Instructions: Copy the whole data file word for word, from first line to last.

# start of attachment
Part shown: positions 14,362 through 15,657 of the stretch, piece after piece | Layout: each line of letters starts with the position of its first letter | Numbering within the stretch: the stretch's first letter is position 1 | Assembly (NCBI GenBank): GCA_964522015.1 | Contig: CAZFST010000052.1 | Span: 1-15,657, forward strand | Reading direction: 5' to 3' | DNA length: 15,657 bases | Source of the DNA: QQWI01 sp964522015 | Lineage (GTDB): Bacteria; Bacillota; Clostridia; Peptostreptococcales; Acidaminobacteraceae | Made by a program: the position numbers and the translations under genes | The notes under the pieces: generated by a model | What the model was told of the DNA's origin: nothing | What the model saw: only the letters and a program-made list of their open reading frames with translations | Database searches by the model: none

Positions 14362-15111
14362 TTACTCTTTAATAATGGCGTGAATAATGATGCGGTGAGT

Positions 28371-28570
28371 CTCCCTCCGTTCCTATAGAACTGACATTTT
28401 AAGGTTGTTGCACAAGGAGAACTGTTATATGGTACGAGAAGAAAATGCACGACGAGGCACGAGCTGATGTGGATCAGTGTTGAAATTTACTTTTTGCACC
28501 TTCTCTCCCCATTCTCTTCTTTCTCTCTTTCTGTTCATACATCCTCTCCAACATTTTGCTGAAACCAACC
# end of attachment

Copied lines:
Part shown: positions 14,362 through 15,657 of the stretch, piece after piece | Layout: each line of letters starts with the position of its first letter | Numbering within the stretch: the stretch's first letter is position 1 | Assembly (NCBI GenBank): GCA_964522015.1 | Contig: CAZFST010000052.1 | Span: 1-15,657, forward strand | Reading direction: 5' to 3' | DNA length: 15,657 bases | Source of the DNA: QQWI01 sp964522015 | Lineage (GTDB): Bacteria; Bacillota; Clostridia; Peptostreptococcales; Acidaminobacteraceae | Made by a program: the position numbers and the translations under genes | The notes under the pieces: generated by a model | What the model was told of the DNA's origin: nothing | What the model saw: only the letters and a program-made list of their open reading frames with translations | Database searches by the model: none

Positions 14362-15111
14362 TTACTCTTTAATAATGGCGTGAATAATGATGCGGTGAGT

Positions 28371-28570
28371 CTCCCTCCGTTCCTATAGAACTGACATTTT
28401 AAGGTTGTTGCACAAGGAGAACTGTTATATGGTACGAGAAGAAAATGCACGACGAGGCACGAGCTGATGTGGATCAGTGTTGAAATTTACTTTTTGCACC
28501 TTCTCTCCCCATTCTCTTCTTTCTCTCTTTCTGTTCATACATCCTCTCCAACATTTTGCTGAAACCAACC